Towards a Holistic Cross-Border Environmental Governance in the European Arctic

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Purpose—It is the purpose of this paper to show that holistic, interdisciplinary researchhas a key role to play in the study of cross-border environmental governance. This will beshown by using the example of the northernmost regions of continental Europe, in particularthe border regions between Norway and Finland and between Sweden and Finland, respectively.This text is meant to inspire a debate on the modalities of future research related toArctic governance and to suggest that Arctic governance research requires a broader researchphilosophy that transcends the dominant views from the perspectives of law and political sciences.This paper argues that effective governance research needs to be inclusive, emphasizethe needs of local communities, and be interdisciplinary by including not only political andlegal sciences but also know-how in fields such as such as anthropology, geography, history,administrative science, regional studies, etc., in order to provide benefits for local communities.Hence, academic literature from different areas of social sciences will be utilized.Design, Methodology, Approach—The authors introduce the reader to existingresearch on different aspects of cross-border environmental governance in the EuropeanHigh North and show the feasibility and potential impact of interdisciplinary research oncross-border schemes for environmental governance andbiodiversity protection. Findings—This paper is not so much meant as a recapitulation or summary of researchbut rather contains a call for action by establishing the outlines for a new approach in internationaland interdisciplinary research into cross-border environmental governance, witha particular view to the protection of biodiversity in the Arctic. It is shown that such anapproach can be developed based on already existing research.Practical implications—Across the circumpolar Arctic, residents are highly dependenton a healthy natural environment. This protection is at the heart of international cooperativeefforts to govern the region. Using the example of cross-border environmental governancein the European High North (EHN), it will be shown that it is essential to considerthe needs and interests of local communities beyond political constraints, such as nationalborders. Such interdisciplinary research has the potential to contribute to strengthening theposition of local stakeholders in the area in question. This includes rural, indigenous, andunderrepresented communities. In addition, such interdisciplinary research can strengthenthe capacities of relatively small cross-border institutions, such as border river commissions,by generating and sharing scientific knowledge; the generation of which would have beenbeyond the economic, technical, or other means of such institutions often providing publicservices that are disproportionately important in relation to their size or funding.Originality, value—The paper builds on existing research through the combination ofdifferent disciplines, such as international law, political sciences, anthropology, regionalstudies, urban studies, marine environmental governance, and social sciences. Further, thepaper outlines a vision for an additional layer of research that can be built on top of theexisting scientific basis. What is more, it will provide a holistic view of multidimensionalgovernance structures in border areas.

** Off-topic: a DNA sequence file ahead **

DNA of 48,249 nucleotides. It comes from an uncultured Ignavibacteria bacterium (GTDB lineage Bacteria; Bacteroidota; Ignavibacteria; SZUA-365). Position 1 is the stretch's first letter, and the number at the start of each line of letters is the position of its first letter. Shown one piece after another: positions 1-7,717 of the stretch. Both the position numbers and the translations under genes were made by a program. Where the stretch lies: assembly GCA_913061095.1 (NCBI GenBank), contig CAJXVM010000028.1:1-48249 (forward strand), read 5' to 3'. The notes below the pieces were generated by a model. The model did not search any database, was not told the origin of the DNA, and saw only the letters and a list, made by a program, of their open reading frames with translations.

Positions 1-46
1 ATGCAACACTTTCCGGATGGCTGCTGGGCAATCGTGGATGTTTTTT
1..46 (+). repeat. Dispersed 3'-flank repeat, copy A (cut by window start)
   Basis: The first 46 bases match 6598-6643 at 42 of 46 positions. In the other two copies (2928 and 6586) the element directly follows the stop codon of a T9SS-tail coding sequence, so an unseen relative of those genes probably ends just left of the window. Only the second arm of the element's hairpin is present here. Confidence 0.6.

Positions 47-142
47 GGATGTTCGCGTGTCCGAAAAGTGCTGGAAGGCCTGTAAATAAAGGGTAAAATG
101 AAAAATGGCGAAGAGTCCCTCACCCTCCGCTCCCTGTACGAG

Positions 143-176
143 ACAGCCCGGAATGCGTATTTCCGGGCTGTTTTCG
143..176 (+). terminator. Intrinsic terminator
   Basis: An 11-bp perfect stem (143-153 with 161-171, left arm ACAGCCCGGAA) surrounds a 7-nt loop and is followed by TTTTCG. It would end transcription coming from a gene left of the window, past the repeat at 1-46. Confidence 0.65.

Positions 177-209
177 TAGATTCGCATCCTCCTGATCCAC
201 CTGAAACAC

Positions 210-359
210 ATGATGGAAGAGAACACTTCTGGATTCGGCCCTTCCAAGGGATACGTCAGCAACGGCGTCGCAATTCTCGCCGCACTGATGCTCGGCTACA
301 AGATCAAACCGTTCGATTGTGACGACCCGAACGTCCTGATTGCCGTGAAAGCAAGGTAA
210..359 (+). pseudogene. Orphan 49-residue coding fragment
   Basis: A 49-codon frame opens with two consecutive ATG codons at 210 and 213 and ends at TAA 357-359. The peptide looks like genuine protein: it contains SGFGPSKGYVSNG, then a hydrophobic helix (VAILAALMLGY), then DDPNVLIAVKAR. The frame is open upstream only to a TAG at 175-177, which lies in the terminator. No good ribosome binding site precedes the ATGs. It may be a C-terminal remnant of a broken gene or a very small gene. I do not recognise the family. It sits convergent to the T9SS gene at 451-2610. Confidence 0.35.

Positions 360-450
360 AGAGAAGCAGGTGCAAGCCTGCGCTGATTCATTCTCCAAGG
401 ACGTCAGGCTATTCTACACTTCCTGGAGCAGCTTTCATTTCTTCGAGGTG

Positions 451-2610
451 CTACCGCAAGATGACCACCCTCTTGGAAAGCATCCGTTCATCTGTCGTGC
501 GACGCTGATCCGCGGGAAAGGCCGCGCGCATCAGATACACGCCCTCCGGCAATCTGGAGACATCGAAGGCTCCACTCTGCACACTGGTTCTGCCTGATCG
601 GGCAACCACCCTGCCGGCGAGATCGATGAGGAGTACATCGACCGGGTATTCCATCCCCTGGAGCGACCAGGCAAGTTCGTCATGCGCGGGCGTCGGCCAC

Original languageEnglish
Pages (from-to)31-46
Number of pages16
JournalJournal of Territorial and Maritime Studies
Issue number2
Publication statusPublished - 30 Apr 2022
MoEC publication typeA1 Journal article-refereed


  • anthropology
  • Arctic
  • environment
  • governance
  • indigenous rights
  • law
  • place-based regional development
  • research philosophy

Field of science

  • Law


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